INTRINSICALLY SHARED VALUES. Joel is quick to point out that several factors other than the outstanding value were crucial to their purchase decision, like the relationships and reputations of the dealer and the manufacturer. “After four years, I know he is a super guy, follows through and treats his customers and people well. And, Carver has a similar reputation for standing behind and investing in their product and people.” As business people, this carries a particular importance to the Pelliccis. They have owned McDonald’s franchises for decades. Earlier on, their businesses were located in North Carolina, but they decided to sell their original operation around 1985 and buy into an emerging opportunity in the Myrtle Beach area. Initially, the going was tough. The previous owners had neglected their customers and employees. It took several years to bring the new operation under control. But eventually, by adhering to the Ray Kroc philosophy that is still the cornerstone of the McDonald’s business philosophy today, they persevered. As a point of interest, Kroc was a multimixer salesman who discovered and recognized a golden opportunity in the original McDonald’s restaurants. He was obsessed with quality, service, cleanliness and value. That is still the unwavering mission of McDonald’s today. He was also willing to invest in people, to nurture their talent and ideas. Now, some 10-12 years later, Joel and Linda are again successful members of that franchise family. Joel firmly believes that “you can’t do anything without people. You must continually invest in your people and in your facilities.” That he does indeed by treating his work force fairly and offering incentives to reduce the high rate of turnover that is rampant in the fast-food industry.

TIME AWAY Joel and Linda do manage to find more time for enjoying their Carver now. Their son, Joel, Jr. is a partner and handles the responsibilities when they are away. During the busy tourist season, Joel and Linda use the 570 as a “floating condo with short trips.” Now as the season winds down, Joel will be taking the Voyager to its winter home at his waterfront house in West Palm Beach near the Hillsboro Inlet which also offers a view of the lighthouse. Even though he and Linda may have many miles between their southern retreat and their businesses, the essence of their success is always close at hand. Joel so strongly believes in the McDonald’s teachings, that a plague stating the McDonald’s “Press On” philosophy and the origins of the 570’s name Persistence is prominently displayed on the maple bulkhead. He firmly declares, “Persistence is omnipotent!”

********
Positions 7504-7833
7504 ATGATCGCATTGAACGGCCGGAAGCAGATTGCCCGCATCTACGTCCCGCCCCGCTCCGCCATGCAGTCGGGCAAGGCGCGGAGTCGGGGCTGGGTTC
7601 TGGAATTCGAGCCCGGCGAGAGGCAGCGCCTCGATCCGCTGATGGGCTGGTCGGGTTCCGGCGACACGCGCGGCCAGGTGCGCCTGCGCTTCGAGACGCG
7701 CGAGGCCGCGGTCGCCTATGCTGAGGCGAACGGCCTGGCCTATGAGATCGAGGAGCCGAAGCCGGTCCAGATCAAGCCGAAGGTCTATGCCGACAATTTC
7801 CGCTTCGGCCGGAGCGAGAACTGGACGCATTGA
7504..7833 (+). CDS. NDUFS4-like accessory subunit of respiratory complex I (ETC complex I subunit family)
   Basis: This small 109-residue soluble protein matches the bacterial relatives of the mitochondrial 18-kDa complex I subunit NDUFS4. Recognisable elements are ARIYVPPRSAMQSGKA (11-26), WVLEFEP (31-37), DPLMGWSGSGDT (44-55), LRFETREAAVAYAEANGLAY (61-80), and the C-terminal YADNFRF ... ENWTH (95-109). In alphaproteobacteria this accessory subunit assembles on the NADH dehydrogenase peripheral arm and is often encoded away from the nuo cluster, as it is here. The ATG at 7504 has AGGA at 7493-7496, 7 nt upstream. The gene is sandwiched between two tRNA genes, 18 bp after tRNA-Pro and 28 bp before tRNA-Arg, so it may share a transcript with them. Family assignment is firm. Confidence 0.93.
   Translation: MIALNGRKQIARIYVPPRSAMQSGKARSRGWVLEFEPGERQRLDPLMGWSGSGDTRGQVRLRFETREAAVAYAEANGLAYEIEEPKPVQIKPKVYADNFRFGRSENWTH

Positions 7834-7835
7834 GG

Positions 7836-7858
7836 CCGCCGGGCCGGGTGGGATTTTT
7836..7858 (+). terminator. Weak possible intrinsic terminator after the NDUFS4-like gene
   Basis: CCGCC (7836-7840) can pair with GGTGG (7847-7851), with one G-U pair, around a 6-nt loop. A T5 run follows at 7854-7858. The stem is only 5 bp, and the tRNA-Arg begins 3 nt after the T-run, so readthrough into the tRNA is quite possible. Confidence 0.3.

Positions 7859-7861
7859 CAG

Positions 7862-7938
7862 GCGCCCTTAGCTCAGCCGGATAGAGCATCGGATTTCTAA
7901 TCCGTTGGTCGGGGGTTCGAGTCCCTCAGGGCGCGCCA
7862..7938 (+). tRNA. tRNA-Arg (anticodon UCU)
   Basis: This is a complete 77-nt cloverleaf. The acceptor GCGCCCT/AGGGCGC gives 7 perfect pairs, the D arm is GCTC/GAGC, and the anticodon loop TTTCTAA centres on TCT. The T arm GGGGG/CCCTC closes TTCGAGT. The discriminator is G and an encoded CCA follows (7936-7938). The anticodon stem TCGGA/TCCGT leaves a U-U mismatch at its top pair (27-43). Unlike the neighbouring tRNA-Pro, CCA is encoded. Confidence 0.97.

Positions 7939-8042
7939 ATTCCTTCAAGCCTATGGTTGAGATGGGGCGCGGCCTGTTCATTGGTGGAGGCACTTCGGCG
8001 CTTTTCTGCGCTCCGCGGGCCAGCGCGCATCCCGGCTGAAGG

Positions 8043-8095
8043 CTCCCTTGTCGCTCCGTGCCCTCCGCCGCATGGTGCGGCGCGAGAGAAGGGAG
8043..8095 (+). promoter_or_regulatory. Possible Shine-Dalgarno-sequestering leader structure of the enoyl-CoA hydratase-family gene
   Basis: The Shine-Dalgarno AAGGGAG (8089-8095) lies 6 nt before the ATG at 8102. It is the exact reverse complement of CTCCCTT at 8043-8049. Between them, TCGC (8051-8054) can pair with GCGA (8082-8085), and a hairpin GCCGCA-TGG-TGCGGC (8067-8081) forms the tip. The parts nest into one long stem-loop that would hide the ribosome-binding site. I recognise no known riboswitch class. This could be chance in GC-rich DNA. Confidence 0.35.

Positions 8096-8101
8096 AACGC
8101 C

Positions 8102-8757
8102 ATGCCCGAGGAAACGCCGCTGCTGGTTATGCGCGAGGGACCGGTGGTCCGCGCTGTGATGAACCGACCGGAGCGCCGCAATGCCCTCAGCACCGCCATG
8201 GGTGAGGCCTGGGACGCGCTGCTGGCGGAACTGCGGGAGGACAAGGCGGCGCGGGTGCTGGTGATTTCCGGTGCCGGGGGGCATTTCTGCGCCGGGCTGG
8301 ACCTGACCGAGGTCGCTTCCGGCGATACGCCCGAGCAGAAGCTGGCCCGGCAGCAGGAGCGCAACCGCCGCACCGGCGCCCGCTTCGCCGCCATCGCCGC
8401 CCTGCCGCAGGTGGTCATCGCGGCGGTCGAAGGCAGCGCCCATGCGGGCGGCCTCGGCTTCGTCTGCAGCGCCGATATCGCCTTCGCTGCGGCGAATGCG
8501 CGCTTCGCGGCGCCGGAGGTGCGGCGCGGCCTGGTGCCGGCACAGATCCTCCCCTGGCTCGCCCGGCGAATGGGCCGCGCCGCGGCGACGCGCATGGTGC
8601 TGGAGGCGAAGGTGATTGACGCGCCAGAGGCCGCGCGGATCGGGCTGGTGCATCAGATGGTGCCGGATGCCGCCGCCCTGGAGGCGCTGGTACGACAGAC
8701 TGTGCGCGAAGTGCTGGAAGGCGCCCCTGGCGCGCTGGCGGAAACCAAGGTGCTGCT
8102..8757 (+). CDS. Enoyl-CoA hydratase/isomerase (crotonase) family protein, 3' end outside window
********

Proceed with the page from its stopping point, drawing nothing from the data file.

Ray Kroc, McDonald’s founder, once said: “As long as you believe there are challenges ahead, there will always be an opportunity to grow both personally and professionally.” Just persevere.


MYRTLE BEACH AND THE GRAND STRAND The Myrtle Beach area of South Carolina is in the center of the Grand Strand, a year-round vacationer’s paradise that stretches sixty miles along the Atlantic Coast between Little River to Georgetown. As you cruise along the Intracoastal Waterway which runs the length of the Grand Strand and the Waccanmaw River which winds historic plantations and beautiful scenery, you’ll find myriad activities in areas with differing character. Two of the biggest amusement parks, Myrtle Beach Pavilion Amusement Park and the Family Kingdom Amusement and Water Park also are major attractions within the area. During the sixties, a golf boom hit Myrtle Beach and still continues with the number of golf courses totaling around 115 today.

WEST PALM BEACH This region is not only one of America's a most popular travel destination, it is also the center (and the largest municipality) of one of the fastest-growing areas in the United States—Palm Beach County. In fact, West Palm Beach's economy is currently ranked number four in an index that rates cities. With the extended season, remarkable wildlife and clear waters, local boating is magical along the beautiful stretches on Intracoastal Waterway. However, you do need to beware of unpredictable shoaling. The area is also renowned for its fishing right outside of the inlets.

HILLSBORO INLET, FLORIDA When Congress recognized the need for a lighthouse at Hillsboro Inlet in 1901, they planned for a massive skeletal tower to guide vessels approaching the narrow bay. What they didn’t know is that the lighthouse, gracing the shores near Pompano Beach, would warm the hearts of lighthouse lovers nationwide. After completion in Detroit in 1906, the iron sentinel, along with five other buildings, were shipped to Florida, making their way through Lake Huron, down Lake Michigan, onto the Mississippi River, over the Gulf of Mexico and around Key West until it reached its final destination, 4,000 miles away. The pre-assembled tower was set atop six huge iron piles. The Fresnel lens that guided mariners became known as the "Big Diamond." Housing a winding stairway in the center of the tower, the structure is an excellent day mark, with a white lower portion that contrast with the surrounding foliage and a black upper portion to distinguish it against the bright daytime sky. Hillsboro Lighthouse was automated in 1974 and remains operational and an active aid to navigation.